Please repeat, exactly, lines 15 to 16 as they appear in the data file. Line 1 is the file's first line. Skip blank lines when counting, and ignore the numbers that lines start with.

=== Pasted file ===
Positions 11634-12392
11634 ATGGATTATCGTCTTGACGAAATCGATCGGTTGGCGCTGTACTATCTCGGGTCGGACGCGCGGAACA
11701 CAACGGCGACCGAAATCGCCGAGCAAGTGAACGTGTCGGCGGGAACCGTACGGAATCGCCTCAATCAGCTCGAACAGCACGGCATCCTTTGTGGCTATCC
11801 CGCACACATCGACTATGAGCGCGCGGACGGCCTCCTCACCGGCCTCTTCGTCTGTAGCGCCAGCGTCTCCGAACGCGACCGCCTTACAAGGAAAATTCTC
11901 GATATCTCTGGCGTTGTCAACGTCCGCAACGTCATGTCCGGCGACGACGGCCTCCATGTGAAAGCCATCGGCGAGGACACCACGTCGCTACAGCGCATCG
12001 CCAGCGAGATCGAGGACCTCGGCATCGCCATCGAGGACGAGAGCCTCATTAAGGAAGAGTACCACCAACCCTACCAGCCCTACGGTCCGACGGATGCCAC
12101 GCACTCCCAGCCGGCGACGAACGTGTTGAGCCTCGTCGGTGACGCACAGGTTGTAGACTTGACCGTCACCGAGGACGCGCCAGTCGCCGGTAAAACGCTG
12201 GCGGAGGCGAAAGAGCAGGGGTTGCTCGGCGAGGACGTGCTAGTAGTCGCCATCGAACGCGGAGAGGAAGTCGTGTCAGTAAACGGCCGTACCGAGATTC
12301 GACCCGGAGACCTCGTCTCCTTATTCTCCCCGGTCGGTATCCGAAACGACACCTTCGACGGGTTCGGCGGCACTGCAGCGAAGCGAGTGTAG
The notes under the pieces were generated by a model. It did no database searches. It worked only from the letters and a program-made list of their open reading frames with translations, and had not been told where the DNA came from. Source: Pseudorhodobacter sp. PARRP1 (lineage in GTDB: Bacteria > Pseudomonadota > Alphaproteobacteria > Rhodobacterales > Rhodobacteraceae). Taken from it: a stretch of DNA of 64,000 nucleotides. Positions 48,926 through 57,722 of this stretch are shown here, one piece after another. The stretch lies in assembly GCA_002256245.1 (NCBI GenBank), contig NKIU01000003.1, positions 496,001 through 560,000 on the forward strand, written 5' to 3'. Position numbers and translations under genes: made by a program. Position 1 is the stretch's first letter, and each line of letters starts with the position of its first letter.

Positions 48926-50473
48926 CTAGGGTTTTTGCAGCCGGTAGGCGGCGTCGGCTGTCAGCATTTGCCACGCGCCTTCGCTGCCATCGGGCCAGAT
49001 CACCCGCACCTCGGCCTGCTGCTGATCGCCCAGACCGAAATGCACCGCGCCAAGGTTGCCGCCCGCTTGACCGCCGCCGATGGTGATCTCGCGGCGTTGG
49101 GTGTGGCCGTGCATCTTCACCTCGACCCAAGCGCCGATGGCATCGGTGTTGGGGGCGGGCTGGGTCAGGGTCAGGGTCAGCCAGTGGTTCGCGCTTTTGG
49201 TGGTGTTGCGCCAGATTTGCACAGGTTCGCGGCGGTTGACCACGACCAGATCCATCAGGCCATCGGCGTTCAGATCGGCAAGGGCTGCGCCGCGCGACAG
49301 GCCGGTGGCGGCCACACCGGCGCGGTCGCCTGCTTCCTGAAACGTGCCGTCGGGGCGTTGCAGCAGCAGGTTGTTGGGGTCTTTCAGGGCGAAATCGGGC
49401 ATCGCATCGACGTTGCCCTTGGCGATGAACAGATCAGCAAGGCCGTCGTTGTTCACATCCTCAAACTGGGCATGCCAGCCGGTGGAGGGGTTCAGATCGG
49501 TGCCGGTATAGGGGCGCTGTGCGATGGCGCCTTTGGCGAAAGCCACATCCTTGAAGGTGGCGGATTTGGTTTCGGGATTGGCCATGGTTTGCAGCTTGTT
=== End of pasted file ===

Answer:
49201 TGGTGTTGCGCCAGATTTGCACAGGTTCGCGGCGGTTGACCACGACCAGATCCATCAGGCCATCGGCGTTCAGATCGGCAAGGGCTGCGCCGCGCGACAG
49301 GCCGGTGGCGGCCACACCGGCGCGGTCGCCTGCTTCCTGAAACGTGCCGTCGGGGCGTTGCAGCAGCAGGTTGTTGGGGTCTTTCAGGGCGAAATCGGGC